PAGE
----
The whole point of his book, in other words, is to drill deeply into the facts so the reader is equipped to reach a conclusion of his or her own. “[This] book is a primer, not a polemic,” he insists, and he refuses to play “the blame game.” His frame of reference does not exclude the religious texts of Judaism and Islam, but it is not restricted to these scriptures: “Both nationalisms are motivated by secular political aspirations (above all, national self-determination), not theological ones.” His moral stance is inspired by the word of the late Israeli novelist Amos Oz: “The Israeli-Palestinian conflict is a tragedy; it is a clash between right and right.”

Jared, that’s exactly why you will soon find out for yourself how hard it is to find a solution that will be acceptable to both sides. To put it another way, a $65 billion gift will not be enough to buy a lasting peace. “The simplest way to explain the conflict between Palestinians and Israelis (more precisely Israeli Jews) is that they both lay claim to the same piece of land,” Waxman writes. “Both sides insist that this land belongs to them, and both claim the right to exercise sovereignty over it.”

Waxman seeks to avoid the shutting down of minds that seems to take place when we start to talk about peace in the Middle East, and he sends signals of his impartiality to readers on both sides. He refers to “the West Bank” rather than “Judea and Samaria,” for example, and yet he also puts “the occupied territories” between quotation marks. Even on this contentious point, however, he insists on confronting his readers with the historical facts. Israeli Prime Minister Benjamin Netanyahu condemned the use of the word “occupation” as “nonsense,” but his predecessor Ariel Sharon declared, “Yes, it is occupation; you might not like the word, but what is happening is occupation.”

The single most important passage in “The Israeli-Palestinian Conflict” poses the ultimate question: “If neither [a one-state nor a two-state] solution is possible, then how can the conflict be resolved or at least reduced?” Here we find a rare glimmer of hope in what is usually and gloomily described with a fatalistic shrug as an unsolvable problem. Waxman envisions a European Union-style confederation between Israel and Palestine, each one with a “shared capital” in Jerusalem, dual citizenship for Jews who want to live in Palestine and Palestinians who wish to live in Israel, and an open border between the two countries.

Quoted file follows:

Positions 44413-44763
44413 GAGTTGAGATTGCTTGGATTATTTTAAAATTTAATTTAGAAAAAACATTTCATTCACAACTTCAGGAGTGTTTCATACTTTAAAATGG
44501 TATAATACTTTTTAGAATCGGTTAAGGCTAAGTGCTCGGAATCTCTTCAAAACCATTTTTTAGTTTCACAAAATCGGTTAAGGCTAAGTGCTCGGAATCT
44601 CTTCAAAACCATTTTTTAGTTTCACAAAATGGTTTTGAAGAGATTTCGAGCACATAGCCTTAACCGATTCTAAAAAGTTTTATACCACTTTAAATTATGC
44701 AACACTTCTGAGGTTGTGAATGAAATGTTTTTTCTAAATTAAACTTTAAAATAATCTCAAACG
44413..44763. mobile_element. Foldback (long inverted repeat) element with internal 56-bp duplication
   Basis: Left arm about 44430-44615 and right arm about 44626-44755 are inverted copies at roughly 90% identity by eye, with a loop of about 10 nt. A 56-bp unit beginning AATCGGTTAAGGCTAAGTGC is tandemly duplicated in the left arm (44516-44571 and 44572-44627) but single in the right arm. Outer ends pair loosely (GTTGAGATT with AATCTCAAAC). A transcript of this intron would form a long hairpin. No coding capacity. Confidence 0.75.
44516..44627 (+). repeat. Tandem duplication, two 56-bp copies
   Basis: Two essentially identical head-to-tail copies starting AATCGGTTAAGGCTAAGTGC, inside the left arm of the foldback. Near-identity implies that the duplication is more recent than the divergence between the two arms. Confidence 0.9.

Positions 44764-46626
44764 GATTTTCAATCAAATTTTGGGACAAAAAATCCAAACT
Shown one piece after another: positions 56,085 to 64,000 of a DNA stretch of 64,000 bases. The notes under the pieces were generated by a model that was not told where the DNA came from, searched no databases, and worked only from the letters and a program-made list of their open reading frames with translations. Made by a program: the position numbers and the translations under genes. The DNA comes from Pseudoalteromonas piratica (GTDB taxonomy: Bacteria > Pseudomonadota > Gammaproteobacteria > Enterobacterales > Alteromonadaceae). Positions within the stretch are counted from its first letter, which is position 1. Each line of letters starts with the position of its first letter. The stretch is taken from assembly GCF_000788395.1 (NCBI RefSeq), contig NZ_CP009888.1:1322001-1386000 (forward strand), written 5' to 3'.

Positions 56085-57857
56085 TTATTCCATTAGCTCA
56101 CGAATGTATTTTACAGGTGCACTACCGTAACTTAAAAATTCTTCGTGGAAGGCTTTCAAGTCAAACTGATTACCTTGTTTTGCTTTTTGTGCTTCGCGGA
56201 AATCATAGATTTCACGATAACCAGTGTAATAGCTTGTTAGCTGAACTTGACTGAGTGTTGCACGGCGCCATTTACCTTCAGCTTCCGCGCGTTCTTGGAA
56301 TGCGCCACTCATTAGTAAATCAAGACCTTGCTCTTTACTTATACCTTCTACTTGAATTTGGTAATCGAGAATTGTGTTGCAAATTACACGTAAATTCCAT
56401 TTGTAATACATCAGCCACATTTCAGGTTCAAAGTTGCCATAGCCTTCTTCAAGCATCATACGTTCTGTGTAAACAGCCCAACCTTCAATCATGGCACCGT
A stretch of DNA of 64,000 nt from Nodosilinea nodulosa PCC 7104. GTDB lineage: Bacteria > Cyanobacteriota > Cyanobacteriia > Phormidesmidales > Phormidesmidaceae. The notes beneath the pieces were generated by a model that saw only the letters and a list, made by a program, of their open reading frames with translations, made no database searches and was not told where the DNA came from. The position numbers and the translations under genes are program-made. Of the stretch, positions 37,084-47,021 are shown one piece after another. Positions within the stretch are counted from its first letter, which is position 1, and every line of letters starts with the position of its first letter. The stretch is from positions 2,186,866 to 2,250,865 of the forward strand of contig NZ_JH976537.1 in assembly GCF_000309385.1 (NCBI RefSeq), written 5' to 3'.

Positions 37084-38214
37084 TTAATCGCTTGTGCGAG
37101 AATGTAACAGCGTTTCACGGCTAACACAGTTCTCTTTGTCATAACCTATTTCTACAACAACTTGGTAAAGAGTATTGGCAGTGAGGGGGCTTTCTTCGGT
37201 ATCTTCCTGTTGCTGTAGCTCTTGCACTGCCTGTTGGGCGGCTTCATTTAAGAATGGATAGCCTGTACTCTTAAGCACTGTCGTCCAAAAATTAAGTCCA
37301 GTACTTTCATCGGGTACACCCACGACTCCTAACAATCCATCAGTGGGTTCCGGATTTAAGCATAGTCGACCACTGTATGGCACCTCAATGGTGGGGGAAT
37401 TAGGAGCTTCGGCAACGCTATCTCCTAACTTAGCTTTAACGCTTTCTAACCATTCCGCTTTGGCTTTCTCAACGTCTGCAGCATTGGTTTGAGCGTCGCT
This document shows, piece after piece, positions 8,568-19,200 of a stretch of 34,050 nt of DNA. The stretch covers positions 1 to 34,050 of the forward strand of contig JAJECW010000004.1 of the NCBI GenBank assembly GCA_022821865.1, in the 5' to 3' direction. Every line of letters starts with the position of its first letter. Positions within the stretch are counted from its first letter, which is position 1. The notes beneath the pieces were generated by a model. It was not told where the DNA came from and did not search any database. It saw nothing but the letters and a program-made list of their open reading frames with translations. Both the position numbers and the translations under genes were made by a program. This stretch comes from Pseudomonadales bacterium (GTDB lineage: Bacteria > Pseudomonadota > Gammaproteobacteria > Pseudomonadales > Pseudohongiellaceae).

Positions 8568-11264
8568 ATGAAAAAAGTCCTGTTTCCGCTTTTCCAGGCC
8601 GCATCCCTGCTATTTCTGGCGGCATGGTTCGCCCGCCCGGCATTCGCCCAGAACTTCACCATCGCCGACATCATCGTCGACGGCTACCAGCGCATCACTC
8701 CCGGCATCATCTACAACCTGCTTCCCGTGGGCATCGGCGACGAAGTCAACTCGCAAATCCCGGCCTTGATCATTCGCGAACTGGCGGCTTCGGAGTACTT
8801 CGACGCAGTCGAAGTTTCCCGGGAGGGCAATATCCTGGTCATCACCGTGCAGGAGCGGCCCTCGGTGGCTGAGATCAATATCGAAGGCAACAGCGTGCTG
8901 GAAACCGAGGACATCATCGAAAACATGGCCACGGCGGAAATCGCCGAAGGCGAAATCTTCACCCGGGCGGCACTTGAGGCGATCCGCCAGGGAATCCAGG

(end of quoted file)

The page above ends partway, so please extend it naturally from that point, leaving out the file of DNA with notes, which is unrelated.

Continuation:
Waxman is a tough-minded observer with his eyes wide open, and he concedes that his ideas are deeply problematic. “While I am convinced that this is all possible, I am not optimistic about any of it occurring in the near future,” he writes. “Sadly, conflict, occupation, and violence look likely to continue, and peace seems a distant, if not disappearing prospect.” Another book in its entirety could be devoted to the peace plan he briefly describes, and I hope he writes it.

Unless you already know the answers to the questions you will find in Waxman’s important book, Jared, don’t leave home without it! 

Jonathan Kirsch, author and publishing attorney, is the book editor of the Jewish Journal.